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Islanders to help pay for sand

By STEVE REILLY

STAFF WRITER

ENGLEWOOD — Charlotte County commissioners approved new taxing units Thursday to ensure Gulf beaches stay sandy.

“We need to get this program going,” said Damian Ochab, president of the South Manasota/Sandpiper Key Association.

“The fact remains, the sand is not coming back!” Ochab wrote Friday in an email to the Sun. “I have talked with many experts on this subject and the beach will not replenish itself.”

The Manasota Key taxing unit affects all properties west of the Tom Adams Bridge and from the Sarasota-Charlotte county line to the Stump Pass State Park at the south tip of Manasota Key. A similar taxing unit on Knight/Don Pedro islands extends from Stump Pass south to the Don Pedro Island State Park.

All property owners within the taxing units will pay a “recreational benefit” assessment, which is $341.77 on Manasota Key and $220.77 on Knight and Don Pedro islands.

Those who live on or in close proximity to Gulf shorelines — in a “near beach zone” — pay additional assessments. On Manasota Key, the zone includes all properties west of North Beach Road and Gulf Boulevard.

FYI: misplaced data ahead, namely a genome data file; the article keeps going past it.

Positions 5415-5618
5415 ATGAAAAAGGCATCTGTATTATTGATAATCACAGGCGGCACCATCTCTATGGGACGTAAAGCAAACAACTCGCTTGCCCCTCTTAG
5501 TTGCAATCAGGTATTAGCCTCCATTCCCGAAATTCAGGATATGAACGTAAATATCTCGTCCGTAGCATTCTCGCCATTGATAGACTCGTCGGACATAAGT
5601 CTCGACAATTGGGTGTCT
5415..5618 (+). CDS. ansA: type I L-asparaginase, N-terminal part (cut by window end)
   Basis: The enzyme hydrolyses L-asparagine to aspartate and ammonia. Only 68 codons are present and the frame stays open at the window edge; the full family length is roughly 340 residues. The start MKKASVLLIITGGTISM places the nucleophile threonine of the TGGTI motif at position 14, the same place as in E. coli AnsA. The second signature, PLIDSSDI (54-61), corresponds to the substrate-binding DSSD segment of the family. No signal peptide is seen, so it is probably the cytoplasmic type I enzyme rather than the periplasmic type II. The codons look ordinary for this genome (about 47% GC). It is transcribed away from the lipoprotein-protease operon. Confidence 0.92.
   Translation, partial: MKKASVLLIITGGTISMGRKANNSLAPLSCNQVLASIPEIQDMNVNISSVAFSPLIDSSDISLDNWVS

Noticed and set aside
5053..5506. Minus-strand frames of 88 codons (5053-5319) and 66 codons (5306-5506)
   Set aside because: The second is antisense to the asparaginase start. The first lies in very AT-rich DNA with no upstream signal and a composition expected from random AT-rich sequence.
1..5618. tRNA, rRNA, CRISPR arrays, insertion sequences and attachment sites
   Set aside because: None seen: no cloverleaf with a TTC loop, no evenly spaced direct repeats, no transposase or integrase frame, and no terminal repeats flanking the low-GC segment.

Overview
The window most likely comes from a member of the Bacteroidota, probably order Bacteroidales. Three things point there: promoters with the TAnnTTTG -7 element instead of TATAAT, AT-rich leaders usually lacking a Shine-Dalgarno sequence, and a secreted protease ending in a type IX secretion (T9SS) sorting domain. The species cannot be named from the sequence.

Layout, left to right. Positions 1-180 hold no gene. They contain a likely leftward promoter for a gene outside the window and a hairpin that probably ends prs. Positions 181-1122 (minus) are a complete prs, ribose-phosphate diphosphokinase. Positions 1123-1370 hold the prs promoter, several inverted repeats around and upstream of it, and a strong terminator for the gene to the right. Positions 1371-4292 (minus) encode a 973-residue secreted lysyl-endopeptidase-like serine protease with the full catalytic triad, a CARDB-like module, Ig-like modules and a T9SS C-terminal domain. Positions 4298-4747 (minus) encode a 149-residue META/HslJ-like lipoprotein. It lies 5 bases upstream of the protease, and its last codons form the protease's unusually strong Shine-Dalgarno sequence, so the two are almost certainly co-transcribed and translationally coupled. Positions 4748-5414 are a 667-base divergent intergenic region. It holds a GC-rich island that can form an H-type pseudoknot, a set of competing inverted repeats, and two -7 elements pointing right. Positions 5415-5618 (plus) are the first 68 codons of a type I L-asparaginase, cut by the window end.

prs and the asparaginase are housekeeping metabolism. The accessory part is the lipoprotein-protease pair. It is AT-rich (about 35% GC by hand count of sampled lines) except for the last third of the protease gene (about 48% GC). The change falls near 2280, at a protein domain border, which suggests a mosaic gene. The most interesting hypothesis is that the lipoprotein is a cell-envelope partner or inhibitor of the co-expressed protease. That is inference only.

The near beach zone assessments, which apply to both taxing units, are calculated on a point system. One point equates to $55.85 on Manasota Key and $23.30 on Knight and Don Pedro islands. Lot size and frontage on the Gulf determine the number of points a property will be assessed.

The association worked closely with county officials and consultants on assessments that would be palatable to most property owners.

“It was very apparent that this project needed to get done and the funding needed to be shared fairly across the state, county and residents,” he said. “It has been an arduous process.”

Islanders will pay into the taxing unit for eight years to help pay for a $28 million beach nourishment and management project.

Charlotte County is contributing $2 million to the project. The county anticipates the state will pick up 39 percent of the remaining costs for the project.

The added benefit with the establishment of a managed beach project is that the county can apply for funding from the Federal Emergency Management Agency to replace sand eroded in the wake of severe storms.

The county intends to begin the permitting process for the project in 2019 and start placing sand on the shorelines by 2020.

More information about the “Manasota Key North Beach Erosion Project” can be found on the county’s website at www.charlottecountyfl.gov under “Project Status.”

Email: reilly@sun-herald.com

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